Last night at practice,
my man slipped by me
for a lay-up, and Coach
threw down his clipboard,
ran right up into my face,
slapped me behind the head,
and yelled, “What the hell
are you doing?  Get in front.
Take a charge. You
on this team or not! How
are we gonna be ready if you
don’t play tough defense!”

Some mornings I wake up
wondering about tough defense,
and wind sprints, and running
up the bleachers twenty times.

Two hours every night
I’m on the other team.
I’ve heard it a thousand
times: “You're a key to
this team. Without you
we’d never be ready.” But
I know I do what you do
when you're never good enough.

Some day I’ll come back
and point at that place on the bench.
Some day I’m gonna sit back,
watch t.v., take a vacation
every summer, have a dog,
and never miss a game.

“You get in tonight?” my father asks
when I come in after the game.
I knock the snow from my boots.
“No.” “Close game?” “No,
we lost by twenty-three.” I
listen to the empty air, see
the slow shake of my father
head, know he’s been sitting
with a beer letting one sitcom
roll into the next, sneering at
the ads and laugh tracks, waiting
for the news, sports, and weather.
I go to the refrigerator, look at the line
of Budweiser cans, take out the milk,
pour a glass, go in with him
to watch the scores.

Sometimes, after practice,
I walk home slowly, and I
think about letting the ball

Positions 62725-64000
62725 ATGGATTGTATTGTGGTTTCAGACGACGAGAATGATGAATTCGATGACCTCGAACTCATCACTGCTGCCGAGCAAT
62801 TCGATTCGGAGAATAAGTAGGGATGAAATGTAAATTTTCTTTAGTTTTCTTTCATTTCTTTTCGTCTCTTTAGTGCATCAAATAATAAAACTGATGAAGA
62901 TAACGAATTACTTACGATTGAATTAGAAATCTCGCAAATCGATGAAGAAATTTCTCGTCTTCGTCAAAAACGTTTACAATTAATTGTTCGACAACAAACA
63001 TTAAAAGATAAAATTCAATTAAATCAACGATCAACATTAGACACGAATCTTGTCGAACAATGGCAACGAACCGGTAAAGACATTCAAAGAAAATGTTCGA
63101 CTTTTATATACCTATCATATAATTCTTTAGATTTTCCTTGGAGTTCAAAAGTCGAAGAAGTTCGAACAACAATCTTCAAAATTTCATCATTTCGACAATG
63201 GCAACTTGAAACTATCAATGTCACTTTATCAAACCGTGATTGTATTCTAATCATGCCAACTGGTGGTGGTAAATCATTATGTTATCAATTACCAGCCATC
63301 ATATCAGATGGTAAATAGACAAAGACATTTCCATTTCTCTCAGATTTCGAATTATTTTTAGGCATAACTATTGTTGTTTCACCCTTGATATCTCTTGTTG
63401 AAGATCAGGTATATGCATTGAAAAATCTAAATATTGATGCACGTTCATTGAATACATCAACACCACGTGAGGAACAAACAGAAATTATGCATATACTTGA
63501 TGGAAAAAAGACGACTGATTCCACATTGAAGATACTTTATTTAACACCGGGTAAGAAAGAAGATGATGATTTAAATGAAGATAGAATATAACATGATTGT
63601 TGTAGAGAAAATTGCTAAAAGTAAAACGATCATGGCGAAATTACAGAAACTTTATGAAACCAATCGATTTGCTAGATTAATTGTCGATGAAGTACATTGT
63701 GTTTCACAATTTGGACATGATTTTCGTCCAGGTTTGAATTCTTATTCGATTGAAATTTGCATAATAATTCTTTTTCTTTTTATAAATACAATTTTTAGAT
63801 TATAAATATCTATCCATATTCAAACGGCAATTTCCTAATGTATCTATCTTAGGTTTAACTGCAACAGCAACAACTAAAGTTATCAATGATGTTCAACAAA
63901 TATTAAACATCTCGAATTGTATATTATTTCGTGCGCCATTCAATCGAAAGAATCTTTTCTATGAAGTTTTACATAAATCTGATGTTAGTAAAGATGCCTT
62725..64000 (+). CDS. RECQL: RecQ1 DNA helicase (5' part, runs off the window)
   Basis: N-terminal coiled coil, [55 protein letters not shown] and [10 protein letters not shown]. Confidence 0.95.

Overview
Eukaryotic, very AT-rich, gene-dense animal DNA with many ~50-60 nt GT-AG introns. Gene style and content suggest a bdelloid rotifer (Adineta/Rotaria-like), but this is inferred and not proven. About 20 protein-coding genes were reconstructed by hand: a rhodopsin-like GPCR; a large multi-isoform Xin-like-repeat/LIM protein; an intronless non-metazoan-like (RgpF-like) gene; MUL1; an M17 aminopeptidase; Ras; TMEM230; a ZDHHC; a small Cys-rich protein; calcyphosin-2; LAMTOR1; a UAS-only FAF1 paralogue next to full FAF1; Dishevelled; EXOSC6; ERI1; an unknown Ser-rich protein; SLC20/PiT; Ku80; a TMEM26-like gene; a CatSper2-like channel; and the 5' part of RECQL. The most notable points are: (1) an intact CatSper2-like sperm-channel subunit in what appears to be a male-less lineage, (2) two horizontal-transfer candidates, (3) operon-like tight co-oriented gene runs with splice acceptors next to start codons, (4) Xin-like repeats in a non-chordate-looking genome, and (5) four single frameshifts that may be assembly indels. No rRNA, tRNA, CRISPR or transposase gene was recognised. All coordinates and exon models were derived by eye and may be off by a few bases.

bounce away.  Then I’d
sit down, let my mind
open up wider and wider,
so wide the sky would
come inside, the stars
would light it all.

Last week, after school,
my kid sister said, “I’m
scared the sun will go out.”
“That's ridiculous.  Can’t
happen,” and I took her hand,
looked out the window, up
into the sky, watched
the snow clouds cross. 
“But it’s fire,” she said.
“Fire goes out.” 

Four wind sprints to go.
“Let's see what you have left.
Run. Run like I’m after you.
Run. Run now, or after the next
game, I’ll run you till you drop.
Run, god dammit, run.”

Once last summer I lay in bed
wondering if somewhere hidden
in my cells was something good
enough that I could do. But
the cells were mute.  The days
since then have been the same,
even their names dissolving
like the host upon my tongue.
from Losing Season (CavanKerry Press, 2009)

Coach’s Daughter

She stares at her cornflakes.
“What's the matter?” Coach
asks, honestly. She raises
her eyes. “What is it?” She
wants to say, “Nothing.” 
Everyone says, “Nothing.” 
Her lips tighten. He thinks
she is beautiful. He is afraid
of her, her soft hair, her long
fingers, her eyeshadow. 
He tries not to think about
the country between them. 
He wants to hear her say,
“It’s ok here. And you
are welcome here.” But
this country goes on
for as long as you can walk. 
There are no borders.
Coach knows he needs borders.
from Losing Season (CavanKerry Press, 2009)

Coach in Effigy

His daughter saw him first,
hanging from the maple
that draped its old arms
over the house, his head
blooming from the rope
that strangled his neck.
In the morning’s moonlight,
she read their name
scrawled like a scar
across his chest. She
remembered the way
his hands had held her